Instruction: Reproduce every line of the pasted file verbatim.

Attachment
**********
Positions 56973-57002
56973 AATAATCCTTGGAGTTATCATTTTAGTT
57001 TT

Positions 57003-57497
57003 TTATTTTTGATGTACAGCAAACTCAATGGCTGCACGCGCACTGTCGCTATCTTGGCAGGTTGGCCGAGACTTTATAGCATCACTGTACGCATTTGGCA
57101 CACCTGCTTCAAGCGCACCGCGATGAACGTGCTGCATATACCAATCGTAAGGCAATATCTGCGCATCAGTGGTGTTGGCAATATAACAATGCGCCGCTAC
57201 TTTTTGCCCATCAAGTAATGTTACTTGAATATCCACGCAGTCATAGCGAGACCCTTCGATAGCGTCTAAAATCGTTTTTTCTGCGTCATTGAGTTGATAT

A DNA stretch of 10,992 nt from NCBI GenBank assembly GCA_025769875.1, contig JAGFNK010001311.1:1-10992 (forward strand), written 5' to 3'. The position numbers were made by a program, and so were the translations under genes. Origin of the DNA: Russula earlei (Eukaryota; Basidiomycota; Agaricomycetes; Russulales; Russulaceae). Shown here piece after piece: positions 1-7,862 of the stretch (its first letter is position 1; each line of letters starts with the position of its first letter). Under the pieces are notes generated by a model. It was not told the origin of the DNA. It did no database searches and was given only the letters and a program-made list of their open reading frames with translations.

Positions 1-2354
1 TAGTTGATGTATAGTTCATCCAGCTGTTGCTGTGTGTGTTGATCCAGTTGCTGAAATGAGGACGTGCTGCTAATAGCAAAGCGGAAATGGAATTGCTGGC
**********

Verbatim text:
Positions 56973-57002
56973 AATAATCCTTGGAGTTATCATTTTAGTT
57001 TT

Positions 57003-57497
57003 TTATTTTTGATGTACAGCAAACTCAATGGCTGCACGCGCACTGTCGCTATCTTGGCAGGTTGGCCGAGACTTTATAGCATCACTGTACGCATTTGGCA
57101 CACCTGCTTCAAGCGCACCGCGATGAACGTGCTGCATATACCAATCGTAAGGCAATATCTGCGCATCAGTGGTGTTGGCAATATAACAATGCGCCGCTAC
57201 TTTTTGCCCATCAAGTAATGTTACTTGAATATCCACGCAGTCATAGCGAGACCCTTCGATAGCGTCTAAAATCGTTTTTTCTGCGTCATTGAGTTGATAT

A DNA stretch of 10,992 nt from NCBI GenBank assembly GCA_025769875.1, contig JAGFNK010001311.1:1-10992 (forward strand), written 5' to 3'. The position numbers were made by a program, and so were the translations under genes. Origin of the DNA: Russula earlei (Eukaryota; Basidiomycota; Agaricomycetes; Russulales; Russulaceae). Shown here piece after piece: positions 1-7,862 of the stretch (its first letter is position 1; each line of letters starts with the position of its first letter). Under the pieces are notes generated by a model. It was not told the origin of the DNA. It did no database searches and was given only the letters and a program-made list of their open reading frames with translations.

Positions 1-2354
1 TAGTTGATGTATAGTTCATCCAGCTGTTGCTGTGTGTGTTGATCCAGTTGCTGAAATGAGGACGTGCTGCTAATAGCAAAGCGGAAATGGAATTGCTGGC